• Whade

    I believe Steve’s got it: … read what Steve Griffith’s comment obove from February 25, 2010 at 2:04 pm says.

  • GetOffYourHighHorse

    It’s a hoax like the bigfoot footprints or crop circles. The rocks don’t move. Someone is creating the tracks, making it look like the rocks have moved.

  • Quisco

    What about local liquefaction under and/or in front of the rock?

  • just a girl not a scientist

    So… to all these theories about ground water and such… you all do realize this is Death Valley, right? As in, like NO rain. Not literally none, but not enough to “wash away” the rocks. We are talking cm of rain, throughout a whole entire year. Not exactly enough to account for anything except maybe some of the theorized surface ice. I don’t have the answer, just pointing this out.

  • Robert

    I believe it’s a combination of water, silt, wind, gravity, and magnetic (possibly affected by lunar gravitation) effects that cause the movement. If it was caused by one singular solution it would’ve been explained long ago.

    One thing’s for sure, one shouldn’t get angry if your hypothesis isn’t automatically accepted. Only pure proof will get you that, and people have been trying to explain this phenom for decades, with very little success.

  • Drewsky

    Lil Ol’ Me, that’s not really possible because there isn’t any water in that area and even if there were, it wouldn’t leave a trail that long since the objects in question aren’t that tall.

  • Yowie9644

    Surely the likes of Google Maps or Near Maps can take regular images of the place. May not catch the smaller stones, but the big ones will be easy enough to identify.

    Wonder if freezing and thawing have anything to do with it? If ice forms at one side of the rock before the other, there’s a small but significant “lift” on that side of the rock. Would it be enough to move the rock? I have no idea. But it could explain why some rocks change paths – the ice doesn’t form on the same side each time.

  • Christian Bäro

    Can someone please call Mythbusters to the rescue?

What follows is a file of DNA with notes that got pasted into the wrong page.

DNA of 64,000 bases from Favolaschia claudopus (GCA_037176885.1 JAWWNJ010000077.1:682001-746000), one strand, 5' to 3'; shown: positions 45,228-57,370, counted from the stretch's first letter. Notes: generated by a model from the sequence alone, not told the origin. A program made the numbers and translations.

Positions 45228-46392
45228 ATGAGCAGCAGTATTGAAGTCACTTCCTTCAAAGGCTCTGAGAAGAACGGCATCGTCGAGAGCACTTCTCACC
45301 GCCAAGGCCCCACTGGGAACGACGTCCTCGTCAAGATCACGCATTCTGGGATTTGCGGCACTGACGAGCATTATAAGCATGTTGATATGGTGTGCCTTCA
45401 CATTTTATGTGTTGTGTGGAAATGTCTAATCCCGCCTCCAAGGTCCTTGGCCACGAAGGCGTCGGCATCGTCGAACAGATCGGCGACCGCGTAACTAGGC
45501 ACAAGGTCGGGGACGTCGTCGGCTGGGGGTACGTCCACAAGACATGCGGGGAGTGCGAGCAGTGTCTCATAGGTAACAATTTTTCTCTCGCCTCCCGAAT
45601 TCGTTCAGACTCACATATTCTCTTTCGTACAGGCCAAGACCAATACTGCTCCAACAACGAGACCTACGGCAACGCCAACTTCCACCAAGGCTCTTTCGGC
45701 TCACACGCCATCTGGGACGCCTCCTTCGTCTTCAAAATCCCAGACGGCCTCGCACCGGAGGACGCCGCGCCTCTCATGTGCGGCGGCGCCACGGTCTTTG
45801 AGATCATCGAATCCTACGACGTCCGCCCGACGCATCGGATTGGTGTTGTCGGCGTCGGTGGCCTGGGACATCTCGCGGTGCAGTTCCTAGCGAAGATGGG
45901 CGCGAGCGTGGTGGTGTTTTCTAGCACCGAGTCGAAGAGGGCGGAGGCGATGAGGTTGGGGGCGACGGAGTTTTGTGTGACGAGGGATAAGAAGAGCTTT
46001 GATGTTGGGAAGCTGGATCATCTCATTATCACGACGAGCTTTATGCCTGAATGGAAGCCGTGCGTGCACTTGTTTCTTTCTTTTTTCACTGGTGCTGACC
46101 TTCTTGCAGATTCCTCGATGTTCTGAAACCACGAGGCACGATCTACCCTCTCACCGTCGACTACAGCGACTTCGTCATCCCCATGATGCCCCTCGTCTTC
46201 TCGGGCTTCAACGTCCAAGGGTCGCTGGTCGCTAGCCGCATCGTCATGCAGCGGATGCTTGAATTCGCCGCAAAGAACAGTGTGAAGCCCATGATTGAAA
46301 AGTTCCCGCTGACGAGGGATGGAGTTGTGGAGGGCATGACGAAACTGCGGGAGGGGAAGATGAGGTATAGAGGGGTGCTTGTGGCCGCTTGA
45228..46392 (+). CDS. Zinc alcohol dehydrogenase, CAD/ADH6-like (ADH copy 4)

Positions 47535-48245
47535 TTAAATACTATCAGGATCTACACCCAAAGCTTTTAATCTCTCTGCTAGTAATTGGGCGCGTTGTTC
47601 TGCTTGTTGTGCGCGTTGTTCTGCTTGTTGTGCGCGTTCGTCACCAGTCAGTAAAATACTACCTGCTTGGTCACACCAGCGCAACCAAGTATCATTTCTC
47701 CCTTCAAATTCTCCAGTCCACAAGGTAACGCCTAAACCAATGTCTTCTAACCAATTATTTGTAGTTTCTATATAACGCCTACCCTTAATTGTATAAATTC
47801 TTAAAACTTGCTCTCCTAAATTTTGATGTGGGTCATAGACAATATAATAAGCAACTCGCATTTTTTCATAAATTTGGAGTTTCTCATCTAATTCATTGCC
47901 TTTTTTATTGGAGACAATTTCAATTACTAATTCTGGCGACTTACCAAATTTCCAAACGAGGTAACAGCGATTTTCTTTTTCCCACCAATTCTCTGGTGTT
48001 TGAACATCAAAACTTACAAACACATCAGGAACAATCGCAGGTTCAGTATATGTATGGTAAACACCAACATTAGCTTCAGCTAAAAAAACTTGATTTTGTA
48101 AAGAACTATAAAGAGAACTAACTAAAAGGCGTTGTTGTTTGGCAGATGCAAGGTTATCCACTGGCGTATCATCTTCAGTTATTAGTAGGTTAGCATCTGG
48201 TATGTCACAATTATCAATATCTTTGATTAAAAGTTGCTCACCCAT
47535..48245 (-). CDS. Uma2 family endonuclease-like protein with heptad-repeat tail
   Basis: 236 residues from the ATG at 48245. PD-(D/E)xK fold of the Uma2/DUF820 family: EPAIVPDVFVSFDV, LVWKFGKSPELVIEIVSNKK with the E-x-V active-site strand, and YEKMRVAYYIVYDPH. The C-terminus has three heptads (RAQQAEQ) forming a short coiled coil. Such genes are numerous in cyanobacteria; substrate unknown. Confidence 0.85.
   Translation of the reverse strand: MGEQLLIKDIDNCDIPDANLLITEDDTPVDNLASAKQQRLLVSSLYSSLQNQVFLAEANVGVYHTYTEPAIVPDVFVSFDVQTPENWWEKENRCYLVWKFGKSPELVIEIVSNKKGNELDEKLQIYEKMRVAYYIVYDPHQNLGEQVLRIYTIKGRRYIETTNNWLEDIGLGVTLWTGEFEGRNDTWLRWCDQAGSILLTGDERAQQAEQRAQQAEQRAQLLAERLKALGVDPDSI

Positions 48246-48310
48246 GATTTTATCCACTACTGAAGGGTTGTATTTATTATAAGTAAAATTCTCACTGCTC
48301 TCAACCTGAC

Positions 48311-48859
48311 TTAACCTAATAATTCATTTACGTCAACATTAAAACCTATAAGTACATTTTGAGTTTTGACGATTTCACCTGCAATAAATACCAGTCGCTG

• Tom R

    I thought nat’l parks said take only pictures, leave only footprints. And we aren’t allowed in the name of science?!

  • GatorALLin

    This is the desert, at night it is very cold and during the day these rocks get VERY hot. Each rock only moves half a mm or less per day, but it is the massive change in temperature every day that creates the very small movement and diff. in temp and mosture of sand around rock vs. under it. (wind/gravity/magnetic forces + other have nothing to do with the movement). The darker the rock the more itcan move as it gets hotter. The shape at the front of each rock will also affect the movement some. Line up 2 rocks, paint one white and one black for heat differnce and watch the black rock move vs. the white rock…. or put a sun sheild over the top of one rock and watch it stop moving. The pattern of the sun in the sky also will slowly affect the rock movement. most rock movement is fairly straight line with some minor curving. You need a thermal camera to see how hot the rock vs. the sand temp is to really understand what is happening. You also need a microscope to see at the rock edges and under the rock. It would be easy to sent up some fun experiments to watch this…but if you are not in the desert, your experiment won’t match what is happening…

  • GatorALLin

    ——This is the desert, at night it is very cold and during the day these rocks get VERY hot. Each rock only moves half a mm or less per day, but it is the massive change in temperature every day that creates the very small movement and diff. in temp and mosture of sand around rock vs. under it. (wind/gravity/magnetic forces + other have nothing to do with the movement). The darker the rock the more it moves. The shape at the front of each rock will also affect the movement some. Line up 2 rocks, paint one white and one black for heat differnce and watch the black rock move vs. the white rock…. or put a sun sheild over the top of one rock and watch it stop moving.